Moths of North Carolina
Scientific Name:
Common Name:
Family (Alpha):
« »
View PDFNoctuidae Members:
Anterastria Members:
37 NC Records

Anterastria teratophora (Herrich-Schäffer, [1854]) - Gray Marvel Moth



view caption
Taxonomy
Superfamily: Noctuoidea Family: NoctuidaeSubfamily: NoctuinaeTribe: PseudeustrotiiniP3 Number: 932207.00 MONA Number: 9284.00
Comments: The genus Anterastria contains two species and one of them occurs in North Carolina. The other is confined to eastern Asia.
Species Status: Specimens from North Carolina have been studied and their sequences are identical to those from Illinois and Ontario. Identical sequences are usually restricted to widely ranging species where migration eliminates local differentiation. Furthermore, it appears that the sequences of the Asian species are most similar to our Anterastria indicating the recent movement of the species from the genus Agriopodes to Anterastria was correct.
Identification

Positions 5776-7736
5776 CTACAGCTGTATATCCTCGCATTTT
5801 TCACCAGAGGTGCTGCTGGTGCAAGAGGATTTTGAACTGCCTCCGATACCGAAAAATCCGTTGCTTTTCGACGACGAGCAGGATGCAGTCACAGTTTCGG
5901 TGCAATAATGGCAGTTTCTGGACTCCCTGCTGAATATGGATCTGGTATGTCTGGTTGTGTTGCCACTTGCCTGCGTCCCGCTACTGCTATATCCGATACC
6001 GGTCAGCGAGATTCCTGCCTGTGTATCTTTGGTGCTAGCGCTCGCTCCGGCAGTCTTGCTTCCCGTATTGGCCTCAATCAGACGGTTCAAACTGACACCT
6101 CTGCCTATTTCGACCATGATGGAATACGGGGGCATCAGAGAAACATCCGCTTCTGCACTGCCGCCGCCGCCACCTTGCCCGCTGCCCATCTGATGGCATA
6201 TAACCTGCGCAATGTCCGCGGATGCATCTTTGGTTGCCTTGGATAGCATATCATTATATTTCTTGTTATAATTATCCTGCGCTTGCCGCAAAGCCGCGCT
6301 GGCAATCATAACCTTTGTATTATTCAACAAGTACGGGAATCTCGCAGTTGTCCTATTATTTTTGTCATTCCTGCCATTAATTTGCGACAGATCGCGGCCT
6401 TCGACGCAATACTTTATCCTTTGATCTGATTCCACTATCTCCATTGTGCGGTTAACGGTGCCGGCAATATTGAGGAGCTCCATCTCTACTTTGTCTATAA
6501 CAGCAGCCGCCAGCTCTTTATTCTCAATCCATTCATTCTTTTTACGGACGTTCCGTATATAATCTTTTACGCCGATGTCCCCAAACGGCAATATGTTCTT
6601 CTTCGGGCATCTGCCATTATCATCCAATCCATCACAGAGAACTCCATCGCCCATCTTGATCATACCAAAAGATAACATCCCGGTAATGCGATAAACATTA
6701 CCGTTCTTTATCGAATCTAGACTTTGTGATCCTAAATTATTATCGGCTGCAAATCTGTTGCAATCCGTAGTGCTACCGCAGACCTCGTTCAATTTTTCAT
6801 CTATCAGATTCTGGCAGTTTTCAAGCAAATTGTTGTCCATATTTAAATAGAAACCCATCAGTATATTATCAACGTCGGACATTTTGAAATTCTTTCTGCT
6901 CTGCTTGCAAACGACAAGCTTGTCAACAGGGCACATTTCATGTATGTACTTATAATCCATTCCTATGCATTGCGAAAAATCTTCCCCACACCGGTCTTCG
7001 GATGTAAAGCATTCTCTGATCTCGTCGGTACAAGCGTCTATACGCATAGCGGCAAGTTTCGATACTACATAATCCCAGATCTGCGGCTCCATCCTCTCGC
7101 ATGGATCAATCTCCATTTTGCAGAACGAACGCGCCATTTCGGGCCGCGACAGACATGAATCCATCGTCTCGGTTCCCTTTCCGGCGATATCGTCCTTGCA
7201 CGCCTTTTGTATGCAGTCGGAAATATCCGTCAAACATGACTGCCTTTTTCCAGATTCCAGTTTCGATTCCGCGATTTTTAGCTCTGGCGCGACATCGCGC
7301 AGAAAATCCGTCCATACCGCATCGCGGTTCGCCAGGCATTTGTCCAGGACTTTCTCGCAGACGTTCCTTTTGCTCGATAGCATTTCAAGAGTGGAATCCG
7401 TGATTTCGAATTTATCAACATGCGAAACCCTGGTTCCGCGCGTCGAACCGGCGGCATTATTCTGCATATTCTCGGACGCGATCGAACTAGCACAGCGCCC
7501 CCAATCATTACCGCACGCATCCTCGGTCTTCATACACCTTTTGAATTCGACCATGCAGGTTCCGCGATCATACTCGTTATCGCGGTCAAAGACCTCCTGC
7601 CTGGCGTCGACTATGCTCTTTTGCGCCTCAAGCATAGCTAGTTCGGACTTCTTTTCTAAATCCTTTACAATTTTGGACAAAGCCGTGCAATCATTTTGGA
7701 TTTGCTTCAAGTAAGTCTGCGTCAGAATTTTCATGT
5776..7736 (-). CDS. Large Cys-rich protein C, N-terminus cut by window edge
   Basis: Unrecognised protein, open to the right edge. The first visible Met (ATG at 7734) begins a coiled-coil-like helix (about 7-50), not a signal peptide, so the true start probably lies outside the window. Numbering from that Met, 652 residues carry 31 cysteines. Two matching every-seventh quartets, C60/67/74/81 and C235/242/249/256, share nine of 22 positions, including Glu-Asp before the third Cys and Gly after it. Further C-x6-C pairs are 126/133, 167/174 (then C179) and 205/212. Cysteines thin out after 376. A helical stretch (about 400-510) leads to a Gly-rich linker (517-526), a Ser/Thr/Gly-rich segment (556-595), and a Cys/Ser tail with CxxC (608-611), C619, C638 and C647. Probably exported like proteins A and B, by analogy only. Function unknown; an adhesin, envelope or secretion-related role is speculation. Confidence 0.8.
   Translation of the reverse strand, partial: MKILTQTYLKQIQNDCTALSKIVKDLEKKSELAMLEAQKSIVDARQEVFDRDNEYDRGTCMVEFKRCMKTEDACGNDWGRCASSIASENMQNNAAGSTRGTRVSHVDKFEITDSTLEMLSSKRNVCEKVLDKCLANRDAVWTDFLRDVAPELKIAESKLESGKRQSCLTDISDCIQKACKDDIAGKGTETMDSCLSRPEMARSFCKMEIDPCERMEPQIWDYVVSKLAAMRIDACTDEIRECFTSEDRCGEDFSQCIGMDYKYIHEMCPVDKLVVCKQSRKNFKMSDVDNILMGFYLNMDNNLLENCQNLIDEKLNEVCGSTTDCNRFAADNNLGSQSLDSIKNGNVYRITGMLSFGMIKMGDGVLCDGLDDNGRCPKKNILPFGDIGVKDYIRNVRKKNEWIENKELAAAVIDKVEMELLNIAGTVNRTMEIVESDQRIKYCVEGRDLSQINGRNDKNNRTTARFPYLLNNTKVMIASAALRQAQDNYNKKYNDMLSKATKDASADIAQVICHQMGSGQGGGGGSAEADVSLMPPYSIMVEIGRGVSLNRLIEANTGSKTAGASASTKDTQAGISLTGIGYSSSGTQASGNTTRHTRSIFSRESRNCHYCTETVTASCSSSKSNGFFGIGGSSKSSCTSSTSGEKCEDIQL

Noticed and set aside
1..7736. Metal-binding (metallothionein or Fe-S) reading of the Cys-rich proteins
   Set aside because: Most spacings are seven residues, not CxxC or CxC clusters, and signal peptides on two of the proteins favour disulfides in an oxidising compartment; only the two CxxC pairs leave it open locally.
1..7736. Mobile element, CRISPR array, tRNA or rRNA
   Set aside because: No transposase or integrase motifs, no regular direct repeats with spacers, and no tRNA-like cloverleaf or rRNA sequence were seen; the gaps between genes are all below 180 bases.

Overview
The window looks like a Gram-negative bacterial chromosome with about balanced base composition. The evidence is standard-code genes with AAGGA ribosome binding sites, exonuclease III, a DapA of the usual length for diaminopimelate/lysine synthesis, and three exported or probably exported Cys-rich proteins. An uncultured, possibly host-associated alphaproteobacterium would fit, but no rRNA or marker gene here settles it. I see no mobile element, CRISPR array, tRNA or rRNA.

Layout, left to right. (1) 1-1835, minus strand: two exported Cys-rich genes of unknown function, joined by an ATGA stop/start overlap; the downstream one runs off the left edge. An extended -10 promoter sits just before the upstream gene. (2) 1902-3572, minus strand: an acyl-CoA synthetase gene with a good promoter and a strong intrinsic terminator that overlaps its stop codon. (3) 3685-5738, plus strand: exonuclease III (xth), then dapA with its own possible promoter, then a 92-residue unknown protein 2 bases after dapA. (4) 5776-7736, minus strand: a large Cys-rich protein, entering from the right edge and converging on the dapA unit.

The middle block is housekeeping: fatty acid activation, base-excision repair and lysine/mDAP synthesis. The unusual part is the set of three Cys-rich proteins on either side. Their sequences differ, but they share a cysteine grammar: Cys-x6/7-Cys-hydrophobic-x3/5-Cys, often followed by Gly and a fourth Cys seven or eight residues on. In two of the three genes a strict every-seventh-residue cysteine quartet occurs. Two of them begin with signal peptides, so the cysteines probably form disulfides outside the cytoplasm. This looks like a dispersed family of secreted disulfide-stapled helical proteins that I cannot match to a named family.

Field Guide Descriptions: Covell (1984; as Agriopodes teratophora); Beadle and Leckie (2012)Online Photographs: MPG, BugGuide, GBIF, BOLDTechnical Description, Adults: Forbes (1954)Technical Description, Immature Stages: Forbes (1954); Crumb (1955); Wagner et al. (2011)                                                                                 
Adult Markings: Our species is easily identified by its maculation, a blackish moth with a single large white reniform patch on each forewing. It most closely resembles some of the smaller species of Acronicta but none of them have the distinct white reniform patch. Sexes are similar.
Wingspan: 25 mm (Forbes, 1954)
Adult Structural Features: Both sexes have reproductive structures with distinct characters.
Structural photos
Adult ID Requirements: Identifiable from good quality photos of unworn specimens.
Immatures and Development: Larvae are green with a white subdorsal stripe (Forbes, 1954). A larvae illustrated by Wagner et al. (2011) has a thin white mid-dorsal line, as well as one located on the lower side of the body; Crumb (1955), however, says that it completely lacks a mid-dorsal pale line.
Larvae ID Requirements: Identifiable from good quality photos, especially where associated with known host plants.
Distribution in North Carolina
Distribution: While the species is known from much of North America, in North Carolina it seems to be found primarily in the Mountains, with one record from the western Piedmont
County Map: Clicking on a county returns the records for the species in that county.
Flight Dates:
 High Mountains (HM) ≥ 4,000 ft.
 Low Mountains (LM) < 4,000 ft.
 Piedmont (Pd)
 Coastal Plain (CP)

Click on graph to enlarge